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New population of a rare and endangered Long-Whiskered owlet found in Peru

02/02/2010 18:37:23

Long whiskered owlet - Credit: Sachar Alterman / NPC

Neotropical Primate Conservation (NPC) was founded by Sam and Noga Shanee and Lizzie Cooke in 2007. It began as a non-profit organization and was awarded UK charity status in August 2009. NPC was set to promote the conservation of Neotropical forest habitat and all wildlife through various means. These include: land protection; research; improvement of degraded habitat for wildlife; creation of public awareness; environmental education; and facilitation of the commercialization of sustainable, ecological products on behalf of local people.


Critically endangered Yellow-tailed woolly monkeys also found
February 2010. The Long whiskered owlet, one of the rarest birds in the world, has been filmed and photographed in January 2010 in the Neotropical Primate Conservation (NPC) main research area, La Esperanza, in Peru.
The owlet was observed by Shachar Alterman, an Israeli birdwatcher who joined the UK charity organization's project for a month to carry out bird inventories in the region.

The species was also seen by Noga Shanee, co-founder of the organization, and Edin Fonseca, a local guide whose help made it possible to find such a rare species.

First discovered in 1976
The Long-whiskered owlet (Xenoglaux loweryi) was first discovered in 1976, when it was caught in a mist nest by an ornithological team. Since then, the owlet has been seen very few times. It is endemic to a very small altitudinal range in the humid mountain forests of Amazonas and San Martin. The species is listed as Endangered on IUCN Red List.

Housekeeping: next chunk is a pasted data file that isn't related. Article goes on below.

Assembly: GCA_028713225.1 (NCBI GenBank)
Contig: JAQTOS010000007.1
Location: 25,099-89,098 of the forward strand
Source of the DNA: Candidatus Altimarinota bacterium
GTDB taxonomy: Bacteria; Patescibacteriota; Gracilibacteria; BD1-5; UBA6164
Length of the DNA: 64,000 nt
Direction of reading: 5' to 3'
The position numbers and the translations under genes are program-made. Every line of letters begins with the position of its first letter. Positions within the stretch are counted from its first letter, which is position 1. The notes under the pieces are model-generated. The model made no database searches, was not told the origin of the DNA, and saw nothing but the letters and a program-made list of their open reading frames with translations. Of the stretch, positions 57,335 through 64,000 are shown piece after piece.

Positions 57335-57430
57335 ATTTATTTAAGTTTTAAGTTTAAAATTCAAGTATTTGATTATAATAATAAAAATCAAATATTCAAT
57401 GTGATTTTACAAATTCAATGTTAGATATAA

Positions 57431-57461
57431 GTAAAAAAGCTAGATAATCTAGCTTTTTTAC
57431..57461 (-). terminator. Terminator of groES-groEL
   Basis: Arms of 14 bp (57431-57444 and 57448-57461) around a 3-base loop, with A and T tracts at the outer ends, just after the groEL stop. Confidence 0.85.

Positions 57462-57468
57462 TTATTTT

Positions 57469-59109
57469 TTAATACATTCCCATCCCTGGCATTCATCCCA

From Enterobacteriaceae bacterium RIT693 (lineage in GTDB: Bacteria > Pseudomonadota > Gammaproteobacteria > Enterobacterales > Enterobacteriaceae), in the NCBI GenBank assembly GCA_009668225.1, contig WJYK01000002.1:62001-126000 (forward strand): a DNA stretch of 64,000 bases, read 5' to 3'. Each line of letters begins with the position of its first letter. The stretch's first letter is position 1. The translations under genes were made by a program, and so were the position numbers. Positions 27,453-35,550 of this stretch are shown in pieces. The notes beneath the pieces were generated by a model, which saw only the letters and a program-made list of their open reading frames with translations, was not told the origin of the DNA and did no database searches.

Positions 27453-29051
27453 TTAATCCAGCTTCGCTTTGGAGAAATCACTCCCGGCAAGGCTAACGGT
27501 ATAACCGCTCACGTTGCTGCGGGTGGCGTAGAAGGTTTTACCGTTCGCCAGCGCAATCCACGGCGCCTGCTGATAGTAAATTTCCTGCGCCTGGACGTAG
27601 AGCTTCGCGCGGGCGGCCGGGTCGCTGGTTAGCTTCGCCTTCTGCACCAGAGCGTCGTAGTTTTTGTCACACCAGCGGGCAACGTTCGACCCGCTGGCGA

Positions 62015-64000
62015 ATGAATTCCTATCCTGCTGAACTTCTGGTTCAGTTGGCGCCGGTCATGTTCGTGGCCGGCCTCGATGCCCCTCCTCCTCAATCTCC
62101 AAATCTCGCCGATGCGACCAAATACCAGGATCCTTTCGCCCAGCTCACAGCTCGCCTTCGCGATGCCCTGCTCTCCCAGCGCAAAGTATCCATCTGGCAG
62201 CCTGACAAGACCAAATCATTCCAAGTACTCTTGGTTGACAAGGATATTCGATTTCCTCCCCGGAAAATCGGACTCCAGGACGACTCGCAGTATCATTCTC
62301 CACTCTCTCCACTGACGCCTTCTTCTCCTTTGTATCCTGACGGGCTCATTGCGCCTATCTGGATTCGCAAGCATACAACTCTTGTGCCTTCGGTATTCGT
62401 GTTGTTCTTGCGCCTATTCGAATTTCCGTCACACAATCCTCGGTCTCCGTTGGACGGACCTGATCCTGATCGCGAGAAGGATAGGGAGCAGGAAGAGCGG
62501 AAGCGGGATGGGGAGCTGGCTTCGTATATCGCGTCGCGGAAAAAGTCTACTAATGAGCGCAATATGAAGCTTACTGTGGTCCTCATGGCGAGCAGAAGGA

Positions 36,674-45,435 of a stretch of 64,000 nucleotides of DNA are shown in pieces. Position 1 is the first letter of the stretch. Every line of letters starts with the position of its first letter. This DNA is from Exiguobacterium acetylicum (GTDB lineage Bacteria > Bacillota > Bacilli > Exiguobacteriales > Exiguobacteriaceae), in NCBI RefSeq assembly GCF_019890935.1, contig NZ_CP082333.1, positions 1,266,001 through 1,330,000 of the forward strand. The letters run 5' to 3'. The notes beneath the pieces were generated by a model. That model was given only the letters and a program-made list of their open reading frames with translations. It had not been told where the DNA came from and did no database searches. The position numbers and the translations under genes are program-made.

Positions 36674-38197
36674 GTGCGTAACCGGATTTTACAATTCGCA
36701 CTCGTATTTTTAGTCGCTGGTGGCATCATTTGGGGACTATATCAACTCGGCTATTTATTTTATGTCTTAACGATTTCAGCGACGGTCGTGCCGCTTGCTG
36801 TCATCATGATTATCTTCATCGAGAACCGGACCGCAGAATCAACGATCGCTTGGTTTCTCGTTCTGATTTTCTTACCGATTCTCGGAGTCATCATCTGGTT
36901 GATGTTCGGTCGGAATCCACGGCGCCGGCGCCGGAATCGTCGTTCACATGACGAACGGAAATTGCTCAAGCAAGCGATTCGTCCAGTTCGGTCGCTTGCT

First sighting since 2007
Despite all efforts, by researchers and birders alike, no Long-Whiskered Owlet has been seen since 2007. Alterman and Sahnee state that "As far as we know, this is only the fourth time this rare bird has ever been seen in the wild - and the first time it has been captured on video".

Long whiskered owlet - First sightng of this species
SINCE 2007.
Credit: Sachar Alterman / NPC

"At first I thought it was a frog, since it sounded coarser than the playback I have. But it is a very distinctive call", Said Alterman after the sighting. "Suddenly it felt as though the whole forest is full of 'Lechusitas' (The Common local nickname for the bird in Peru).

"After a brief moment of silence, they were calling from all different corners of the forest", He added. "The bird itself was perched five metres above our head."

"It's been one of the happiest moments in my life. We birders are so easy to please, just give us a new bird and we're satisfied, but this one tops it all. This is the first time that I feel that finding a new bird can help its natural habitat and a whole community. At least that's what I pray will happen", says Alterman.

More rare species - Rusty-Tinged Antpitta and Johnson's Tody-Tyrant
Shanee added that "On the same night the owlet was found, the NPC group heard no less than five birds which responded to the recorded calls played by the team. No previous record of such dense population exists so far". Two other species of rare and endemic birds; Rusty-Tinged Antpitta and Johnson's Tody-Tyrant were identified on the same 3 week trip.

Yellow tailed woolly monkey -
Credit: Noga Shanee / NPC

Yellow-tailed woolly monkeys
During the survey, Shanee also spotted 12 yellow tailed woolly monkeys - Adults males and females, and some young ones.

Critically endangered monkey - Threatened by deforestation
According to Shanee, The owlet is threatened by the same hazards which affect the yellow-tailed woolly monkey (Oreonax flavicauda). This critically endangered monkey is endemic to a small area of the Tropical Andes in Peru; itself an endangered ecosystem. The main threat facing the area and its inhabitants is massive deforestation which is directly connected to the growing human population and poverty. There are less then a 1,000 of these monkeys dispersed between several remote and unconnected populations.

"We are hoping that this new discovery of the Long-Whiskered Owlet's population and the interest it will generate with birdwatchers and conservationist groups will help to further conservation efforts for this special forest".

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